scouts-l Mail Archive for April of 2000: Re: Committee Chairs & MB Counselors
Paul S. Wolf (Paul.s.Wolf@ALUM.WPI.EDU
Wed Apr 12 2000 - 10:44:52 CDT
Darryl Hammill wrote:
> I recently had a father who's son has just completed his Eagle
> Project approach me with a problem I have not encountered before.
First of all, POLITELY tell the dad that HE is not the one who should
have approached you. His SON is the one working toward Eagle. If his
son has a problem, then his son should approach you.
> His son is working on the Environmental Merit Badge with a counselor
> who happens to be the dad of another Scout in our Troop (and is well
> qualified to lead this MB). The problem is that the Counselor is
> demanding a certain quality of the reports/etc. for this badge. No
> grammatical errors, no misspelled words, and sometimes greater detail
> on paragraphs.
I have to agree with Ted. Nothing in the above is beyond what''s
required for the merit badge. It does sound like he finally hit a
merit badge counselor (on his 21st badge) that is a stickler for proper
> I have asked the MB Counselor from time to time how it was going -
> and he more or less reiterated what I am reporting here. The Dad
> claims his son feels that the MB Counselor is constantly switching
> his mind, missing meetings they set up together, and the like.
Again, that's something the SCOUT should be reporting to you. Missed
meetings and changed demands could be problems that you do have to
speak to the counselor about, but you should have first hand reports,
not second hand.
> he feels he is trying to hit a moving target. I must admit that this
> one scout is working alone on the Badge and not with another Scout
> (because no one else wanted to work with him).
Not really a problem.
> All YPG are being adhered to (either the meetings between MB
> Counselor and Scout happen in plain sight of the Troop or with Mom or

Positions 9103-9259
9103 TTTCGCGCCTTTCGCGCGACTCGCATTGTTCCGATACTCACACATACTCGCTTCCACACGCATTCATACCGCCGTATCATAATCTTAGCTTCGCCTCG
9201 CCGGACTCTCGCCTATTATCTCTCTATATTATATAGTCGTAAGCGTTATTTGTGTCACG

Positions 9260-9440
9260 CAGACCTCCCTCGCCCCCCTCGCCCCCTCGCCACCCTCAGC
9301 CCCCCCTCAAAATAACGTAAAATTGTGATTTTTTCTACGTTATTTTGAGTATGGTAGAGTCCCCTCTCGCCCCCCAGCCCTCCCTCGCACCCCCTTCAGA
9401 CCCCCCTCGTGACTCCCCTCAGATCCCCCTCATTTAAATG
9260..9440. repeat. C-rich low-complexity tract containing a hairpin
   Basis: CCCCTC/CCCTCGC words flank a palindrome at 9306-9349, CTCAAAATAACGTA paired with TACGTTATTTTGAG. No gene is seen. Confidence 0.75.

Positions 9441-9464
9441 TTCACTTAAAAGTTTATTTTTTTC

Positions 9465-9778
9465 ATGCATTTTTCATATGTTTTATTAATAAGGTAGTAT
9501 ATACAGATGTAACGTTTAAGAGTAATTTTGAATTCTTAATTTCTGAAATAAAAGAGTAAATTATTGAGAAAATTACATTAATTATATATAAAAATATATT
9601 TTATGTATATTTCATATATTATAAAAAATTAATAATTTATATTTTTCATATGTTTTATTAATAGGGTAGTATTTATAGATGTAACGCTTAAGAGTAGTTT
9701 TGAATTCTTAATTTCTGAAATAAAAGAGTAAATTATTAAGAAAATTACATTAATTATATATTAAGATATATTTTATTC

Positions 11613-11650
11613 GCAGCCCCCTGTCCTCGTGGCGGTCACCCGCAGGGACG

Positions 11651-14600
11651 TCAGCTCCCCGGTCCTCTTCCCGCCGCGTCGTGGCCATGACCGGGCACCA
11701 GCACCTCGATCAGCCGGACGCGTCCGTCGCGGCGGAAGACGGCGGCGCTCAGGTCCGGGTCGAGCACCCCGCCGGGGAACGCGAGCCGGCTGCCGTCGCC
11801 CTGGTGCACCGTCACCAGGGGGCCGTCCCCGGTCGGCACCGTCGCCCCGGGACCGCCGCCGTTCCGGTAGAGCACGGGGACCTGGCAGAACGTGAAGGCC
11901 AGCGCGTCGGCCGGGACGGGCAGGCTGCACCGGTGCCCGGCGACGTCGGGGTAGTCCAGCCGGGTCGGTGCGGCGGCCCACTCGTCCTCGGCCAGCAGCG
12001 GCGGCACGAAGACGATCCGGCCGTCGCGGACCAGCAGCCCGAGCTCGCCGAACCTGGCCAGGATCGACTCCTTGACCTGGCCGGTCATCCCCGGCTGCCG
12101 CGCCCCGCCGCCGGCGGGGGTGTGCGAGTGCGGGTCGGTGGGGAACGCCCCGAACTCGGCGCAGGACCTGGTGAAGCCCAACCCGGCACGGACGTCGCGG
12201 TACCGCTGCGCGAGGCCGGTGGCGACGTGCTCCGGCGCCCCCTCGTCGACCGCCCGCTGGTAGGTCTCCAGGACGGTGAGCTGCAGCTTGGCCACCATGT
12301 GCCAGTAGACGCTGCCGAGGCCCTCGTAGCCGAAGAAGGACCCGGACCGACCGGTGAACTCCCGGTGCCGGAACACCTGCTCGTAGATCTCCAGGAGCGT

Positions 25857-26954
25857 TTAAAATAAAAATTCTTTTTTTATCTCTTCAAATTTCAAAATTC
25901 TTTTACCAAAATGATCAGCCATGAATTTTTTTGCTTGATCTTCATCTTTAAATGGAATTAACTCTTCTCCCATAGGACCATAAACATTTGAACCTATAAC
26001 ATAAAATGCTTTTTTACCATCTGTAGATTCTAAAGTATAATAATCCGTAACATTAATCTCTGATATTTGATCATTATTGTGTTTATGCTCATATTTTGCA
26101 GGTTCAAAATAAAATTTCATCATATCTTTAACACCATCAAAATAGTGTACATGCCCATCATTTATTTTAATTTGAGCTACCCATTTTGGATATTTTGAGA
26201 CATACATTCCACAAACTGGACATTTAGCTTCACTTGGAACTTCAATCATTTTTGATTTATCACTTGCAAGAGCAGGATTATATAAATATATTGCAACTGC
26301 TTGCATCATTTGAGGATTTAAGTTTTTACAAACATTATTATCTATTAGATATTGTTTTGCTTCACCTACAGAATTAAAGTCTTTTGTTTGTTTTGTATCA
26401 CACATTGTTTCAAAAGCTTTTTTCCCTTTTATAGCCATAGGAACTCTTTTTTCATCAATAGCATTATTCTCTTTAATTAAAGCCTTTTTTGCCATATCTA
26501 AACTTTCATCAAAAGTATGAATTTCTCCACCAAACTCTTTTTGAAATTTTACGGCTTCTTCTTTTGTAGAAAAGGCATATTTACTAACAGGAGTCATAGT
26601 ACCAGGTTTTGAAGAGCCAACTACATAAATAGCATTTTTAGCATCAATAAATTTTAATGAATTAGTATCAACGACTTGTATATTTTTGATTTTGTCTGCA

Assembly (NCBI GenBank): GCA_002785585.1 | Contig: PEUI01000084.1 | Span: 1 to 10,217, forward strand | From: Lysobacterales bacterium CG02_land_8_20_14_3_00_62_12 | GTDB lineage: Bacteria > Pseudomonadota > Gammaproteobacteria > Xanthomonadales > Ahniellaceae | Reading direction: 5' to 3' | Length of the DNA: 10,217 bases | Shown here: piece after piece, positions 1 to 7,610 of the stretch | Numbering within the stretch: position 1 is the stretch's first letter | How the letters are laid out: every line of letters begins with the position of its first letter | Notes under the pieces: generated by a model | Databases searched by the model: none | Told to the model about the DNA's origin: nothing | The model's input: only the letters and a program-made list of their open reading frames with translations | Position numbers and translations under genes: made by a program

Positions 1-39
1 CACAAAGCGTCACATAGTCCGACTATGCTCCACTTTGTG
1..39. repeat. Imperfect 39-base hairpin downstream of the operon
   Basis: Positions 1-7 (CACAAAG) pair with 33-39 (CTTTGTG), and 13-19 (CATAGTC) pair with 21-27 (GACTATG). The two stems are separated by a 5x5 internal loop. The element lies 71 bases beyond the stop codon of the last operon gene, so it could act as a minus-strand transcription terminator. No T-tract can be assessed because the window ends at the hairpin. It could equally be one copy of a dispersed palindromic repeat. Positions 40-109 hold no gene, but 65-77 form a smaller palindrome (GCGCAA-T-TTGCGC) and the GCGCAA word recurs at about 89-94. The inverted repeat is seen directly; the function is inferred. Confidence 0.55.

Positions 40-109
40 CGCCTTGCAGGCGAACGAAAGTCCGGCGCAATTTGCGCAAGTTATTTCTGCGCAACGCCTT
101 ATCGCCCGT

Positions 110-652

> Dad present if off campus).
Sounds like its being handled just right.
> I am being asked to intervene by this Dad because he says his son is
> getting discouraged.
Why don't you approach the Scout and ask how things are going, and see
if you can pull the truth out of him? If HE has a problem, and tells
you, you can step in to help. If not, you can report back to the dad,
saying, "I asked Johnny how things were going and he had no complaint,
and since it's his merit badge and advancement that's involved, I have
to take HIS word for it."
> I feel a bit uncomfortable getting involved or pressing this matter
> because this is a matter between the MB Counselor and the Scout. I do
> not think. based on my conversations with the Counselor, that he is
> asking for anything unreasonable.
Sometimes a third, uninterested party (you - not the dad) can mediate,
when there are conflicting expectations. Nothing wrong with that.
> So, I am left with a quandary. I need to respond to the Dad
No, you don't, other than as i described above.
> and (though indirectly) to this Scout. I need to keep out of the
> business the Counselor handles for the Troop. I do not want to get
> between Counselors or Scouts - to me one of the side benefits of
> Merit Badge work is to learn how to work with other people.
Usually a good thing, but there are times when you do need to step in.
Paul S. Wolf, PE mailto:Paul.S.Wolf@alum.wpi.edu
Advancement/Safety Webmaster, USSSP http://www.usscouts.org